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    In Laura Ingalls Wilder’s footsteps, with my daughters

    Night falls on the prairie as actors perform in the Laura Ingalls Wilder Pageant in De Smet.
    Jenna Russell/Globe staff
    Night falls on the prairie as actors perform in the Laura Ingalls Wilder Pageant in De Smet.

    DE SMET, S.D. — As a child, obsessed with the books of Laura Ingalls Wilder, I had imagined this scene a thousand times: me in a covered wagon pulled by horses, crossing the windswept Dakota prairie to a distant one-room schoolhouse.

    Decades later, here I was at last, living out my childhood fantasy. And this wasn’t just any stretch of windswept prairie: this was the Ingalls Homestead, part of the actual 160-acre homestead claim farmed by Laura’s father, Charles Ingalls, from 1880 to 1888. Even better, my two daughters, ages 7 and 8 – in the early stages of their own Laura Ingalls fascination — were driving the team of horses, clutching the reins as the harnesses jingled and the green sea of grasses rippled all around us.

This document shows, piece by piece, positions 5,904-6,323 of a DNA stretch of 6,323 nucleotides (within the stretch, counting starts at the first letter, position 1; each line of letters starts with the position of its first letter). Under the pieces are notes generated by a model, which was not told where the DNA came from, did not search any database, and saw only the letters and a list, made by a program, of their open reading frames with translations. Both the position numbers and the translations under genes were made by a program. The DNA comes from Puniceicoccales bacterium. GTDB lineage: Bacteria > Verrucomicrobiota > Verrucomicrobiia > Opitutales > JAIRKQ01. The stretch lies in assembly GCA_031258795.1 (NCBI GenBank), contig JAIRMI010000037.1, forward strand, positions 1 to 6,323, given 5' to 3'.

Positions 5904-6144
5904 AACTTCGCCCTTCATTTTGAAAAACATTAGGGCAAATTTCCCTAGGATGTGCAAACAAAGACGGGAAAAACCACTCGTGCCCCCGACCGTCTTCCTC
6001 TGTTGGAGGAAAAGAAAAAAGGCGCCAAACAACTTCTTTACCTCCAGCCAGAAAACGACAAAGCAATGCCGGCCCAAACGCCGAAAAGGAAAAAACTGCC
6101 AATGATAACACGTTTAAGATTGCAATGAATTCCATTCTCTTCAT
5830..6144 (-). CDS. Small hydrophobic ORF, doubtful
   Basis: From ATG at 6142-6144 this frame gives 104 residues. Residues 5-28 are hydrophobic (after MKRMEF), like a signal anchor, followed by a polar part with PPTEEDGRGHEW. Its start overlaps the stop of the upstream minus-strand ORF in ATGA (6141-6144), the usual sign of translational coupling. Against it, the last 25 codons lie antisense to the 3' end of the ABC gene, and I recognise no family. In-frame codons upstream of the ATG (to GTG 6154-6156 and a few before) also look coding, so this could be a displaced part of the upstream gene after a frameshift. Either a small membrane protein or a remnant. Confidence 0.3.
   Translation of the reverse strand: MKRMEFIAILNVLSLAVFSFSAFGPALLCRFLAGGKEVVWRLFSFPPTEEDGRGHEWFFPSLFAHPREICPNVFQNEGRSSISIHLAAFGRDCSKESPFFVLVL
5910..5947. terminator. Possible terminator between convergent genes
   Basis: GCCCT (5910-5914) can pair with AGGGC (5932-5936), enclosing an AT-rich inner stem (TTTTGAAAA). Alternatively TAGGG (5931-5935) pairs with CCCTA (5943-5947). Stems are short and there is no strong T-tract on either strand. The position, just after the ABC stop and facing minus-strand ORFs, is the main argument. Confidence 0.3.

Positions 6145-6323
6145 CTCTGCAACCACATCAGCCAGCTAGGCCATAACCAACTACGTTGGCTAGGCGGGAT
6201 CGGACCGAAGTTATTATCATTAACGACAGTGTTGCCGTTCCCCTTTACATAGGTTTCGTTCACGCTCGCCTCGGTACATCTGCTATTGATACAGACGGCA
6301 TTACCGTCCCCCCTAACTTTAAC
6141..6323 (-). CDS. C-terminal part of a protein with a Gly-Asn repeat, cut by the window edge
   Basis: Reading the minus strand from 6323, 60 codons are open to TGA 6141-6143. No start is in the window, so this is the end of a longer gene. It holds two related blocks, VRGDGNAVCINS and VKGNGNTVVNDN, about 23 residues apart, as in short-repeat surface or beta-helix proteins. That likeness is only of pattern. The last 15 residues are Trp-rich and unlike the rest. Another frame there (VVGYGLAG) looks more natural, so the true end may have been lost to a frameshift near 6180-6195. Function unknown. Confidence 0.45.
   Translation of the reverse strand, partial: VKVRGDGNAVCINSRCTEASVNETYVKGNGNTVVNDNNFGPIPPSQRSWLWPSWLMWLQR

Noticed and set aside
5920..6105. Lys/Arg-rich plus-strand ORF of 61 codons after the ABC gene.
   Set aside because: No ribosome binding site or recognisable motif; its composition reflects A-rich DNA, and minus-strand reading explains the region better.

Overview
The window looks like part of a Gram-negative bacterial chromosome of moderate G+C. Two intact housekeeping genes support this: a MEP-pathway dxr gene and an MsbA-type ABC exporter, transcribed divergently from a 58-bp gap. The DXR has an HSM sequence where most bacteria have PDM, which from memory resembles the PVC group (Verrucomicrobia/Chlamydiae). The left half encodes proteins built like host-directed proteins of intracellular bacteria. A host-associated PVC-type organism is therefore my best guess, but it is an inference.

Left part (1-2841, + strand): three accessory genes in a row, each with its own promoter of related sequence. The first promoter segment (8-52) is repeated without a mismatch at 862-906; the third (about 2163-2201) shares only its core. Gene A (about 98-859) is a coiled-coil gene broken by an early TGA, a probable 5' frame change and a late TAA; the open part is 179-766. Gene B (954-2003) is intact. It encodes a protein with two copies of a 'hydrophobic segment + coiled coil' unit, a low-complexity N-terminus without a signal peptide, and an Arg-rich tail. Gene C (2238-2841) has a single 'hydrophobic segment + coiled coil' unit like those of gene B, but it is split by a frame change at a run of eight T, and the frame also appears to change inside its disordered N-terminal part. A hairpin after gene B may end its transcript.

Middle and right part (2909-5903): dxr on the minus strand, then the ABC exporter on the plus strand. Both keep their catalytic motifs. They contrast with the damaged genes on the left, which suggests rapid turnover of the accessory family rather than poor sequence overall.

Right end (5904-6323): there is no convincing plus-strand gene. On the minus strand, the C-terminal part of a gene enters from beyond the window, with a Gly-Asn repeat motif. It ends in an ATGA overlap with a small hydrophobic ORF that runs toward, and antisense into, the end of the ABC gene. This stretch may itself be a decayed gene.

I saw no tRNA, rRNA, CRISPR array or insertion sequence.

When we reached the school, built in 1889, each girl chose a calico bonnet from the row of hooks inside the door, and settled in at a small wooden desk. Soon, to my surprise and theirs, the “teacher” called them up, with the other children, to recite their multiplication tables. On the way out — after a rousing sing-along of “Yankee Doodle” and a lesson about the lard sandwiches Laura might have carried in her lunch pail — they took turns pulling on a rope to ring the rooftop school bell.


    We had traveled 1,500 miles west — and 130 years into the past. I was in “Little House” heaven.

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    My passion for the prairie did not come from Laura’s stories alone. My mother was born and raised in South Dakota, and we traveled there throughout my childhood to visit family. I dearly loved those western sojourns, which felt as faraway and exotic as a kid from Boston could get: the baking heat unchecked by any hint of a sea breeze; the bathwater relief of swimming in the lake; the enormous sky and endless cornfields. I ran wild with a pack of barefoot cousins, and relished the surprised looks I got back home when I said where I’d been on vacationing. This was Laura’s world — and my unlikely second home.